In the public eye, the story of German wine usually begins and ends with Riesling.


  1. Setting the Stage
  2. Origin of the 1971 Germany Wine Law
  3. The 1971 German Wine Law Today
  4. The VDP
  5. The Grapes of Germany
  6. Winegrowing Regions of Germany

Sommeliers and wine critics, well acquainted with its charms and severity, perpetually fight its underdog status, waging a long information campaign to educate casual wine drinkers that not all German Riesling is sweet. It’s a versatile grape in terms of sugar: Riesling offers a little or a lot of sweetness—or lacks it completely. We announce its purity, its effortless expression of terroir, its usefulness as a foil for many styles of cuisine, its ability to age magnificently in the cellar. Certainly no country in the world is more tied to the fortunes of Riesling than Germany, which grows almost half of the world’s total supply. But even as the variety finally ascended to become the Germans’ most planted grape in the last days of the 20th century, the country has a richer field of varieties than the stereotype suggests—and the Germans love drinking dry wines! (From 1985 to 2015, the percentage of total German wines vinified dry shot up from 16 to 46%.) Today, a sommelier well-versed in Germany’s offerings should understand its trocken styles, its noble sweet wines, everything in between, red wines, Silvaner, Pinot Blanc, and other grape varieties coming from a diverse set of growing regions and soils, wrapped up in tradition, reclaimed by modern voices, defined in wine law but often exemplified in extralegal categories, rendered obscure by the fearsome constructs of its own language, and… Ah, well. Achtung!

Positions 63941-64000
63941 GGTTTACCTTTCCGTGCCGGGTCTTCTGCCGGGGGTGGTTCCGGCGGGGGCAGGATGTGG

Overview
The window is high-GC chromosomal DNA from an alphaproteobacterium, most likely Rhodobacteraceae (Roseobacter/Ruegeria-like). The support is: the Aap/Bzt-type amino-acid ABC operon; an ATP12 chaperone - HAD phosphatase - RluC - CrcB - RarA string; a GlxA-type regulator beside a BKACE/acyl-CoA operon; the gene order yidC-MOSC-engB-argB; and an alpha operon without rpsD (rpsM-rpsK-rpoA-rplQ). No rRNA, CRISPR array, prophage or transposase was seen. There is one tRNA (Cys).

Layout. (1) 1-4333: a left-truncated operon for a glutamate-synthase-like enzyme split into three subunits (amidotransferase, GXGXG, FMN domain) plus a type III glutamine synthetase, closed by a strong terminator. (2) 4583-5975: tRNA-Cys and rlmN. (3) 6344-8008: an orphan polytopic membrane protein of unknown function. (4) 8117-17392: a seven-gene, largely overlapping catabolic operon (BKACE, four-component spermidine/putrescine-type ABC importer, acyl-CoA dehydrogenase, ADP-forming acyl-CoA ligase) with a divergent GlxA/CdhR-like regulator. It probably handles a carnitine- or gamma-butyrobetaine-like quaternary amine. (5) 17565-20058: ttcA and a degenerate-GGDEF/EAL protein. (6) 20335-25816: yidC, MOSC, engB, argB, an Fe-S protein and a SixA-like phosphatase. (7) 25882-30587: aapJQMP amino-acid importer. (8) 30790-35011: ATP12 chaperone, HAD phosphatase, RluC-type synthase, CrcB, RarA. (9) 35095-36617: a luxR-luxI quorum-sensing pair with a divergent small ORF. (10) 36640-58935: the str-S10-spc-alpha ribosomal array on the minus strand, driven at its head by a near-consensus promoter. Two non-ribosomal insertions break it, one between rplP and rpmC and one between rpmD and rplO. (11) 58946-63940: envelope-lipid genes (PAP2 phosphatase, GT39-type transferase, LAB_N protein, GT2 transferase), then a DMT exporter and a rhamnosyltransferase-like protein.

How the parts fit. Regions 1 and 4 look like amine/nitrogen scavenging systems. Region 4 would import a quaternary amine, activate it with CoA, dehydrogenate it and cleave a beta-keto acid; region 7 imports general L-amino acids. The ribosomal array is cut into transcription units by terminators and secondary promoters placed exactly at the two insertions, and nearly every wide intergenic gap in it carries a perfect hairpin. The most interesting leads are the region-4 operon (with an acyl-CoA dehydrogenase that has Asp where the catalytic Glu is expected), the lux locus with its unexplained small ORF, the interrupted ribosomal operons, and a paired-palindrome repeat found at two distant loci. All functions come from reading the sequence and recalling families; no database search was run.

Setting the Stage

Vitis vinifera arrived in Germany with the Romans, whose legionnaires crossed the Alps over 2,000 years ago and extended their eastern frontier to the Rhine River, far from the traditional bases of viticulture in their Mediterranean homeland. Germanic tribes adopted

  • This is confirmed and updated! Thanks Michael. 

  • Regarding the VDP section: "As of 2016, the Erste Lage category still does not exist in three Anbaugebiete—Mosel, Ahr, and Rheinhessen." It looks like all three now have Erste Lagen vineyard sites listed here (3 in Ahr, 2 in Mosel, and 26 in Rheinhessen).

  • All fixed! 

  • The irony.

    Second paragraph *in

  • Second paragraph is Hessische Bergstrasse has a "Over than half" that should be either "Over half" or "More than half"

  • Hey Kaleigh! German wine law defines selection in two ways: First as "A harmoniously dry wine of top quality made from a region’s traditional grape varieties." and then it is a style of wine in the Rheinhessen (Selection Rheinhessen) with the following requirements; produced exclusively from the region’s traditional grape varieties, vines are at least 15 years old,  always dry in style, maximum yield: 55 hl/ha, minimum starting must weight: 90° Oechsle, and the grapes are selectively harvested by hand. Neither of these terms are registered with the EU.

  • Chris Tanghe's 2018 presentation has the 2018 Selection category listed as no longer valid, but I'm having a hard time finding information regarding the elimination of this quality designation. The guide still discusses it as a category. Can you help clarify?

  • Hey Anthony! These were approved by the EU in 2018. The Guide is updated. Thanks! 

  • “Reinhard Heymann-Löwenstein has applied for Germany’s first three single-vineyard PDOs, for three separate parcels within Uhlen: Blaufüsser Lay, Roth Lay, and Laubach.” 

    Arent these approved as of now?

  • Hey CJ! Thanks for catching this. It is updated!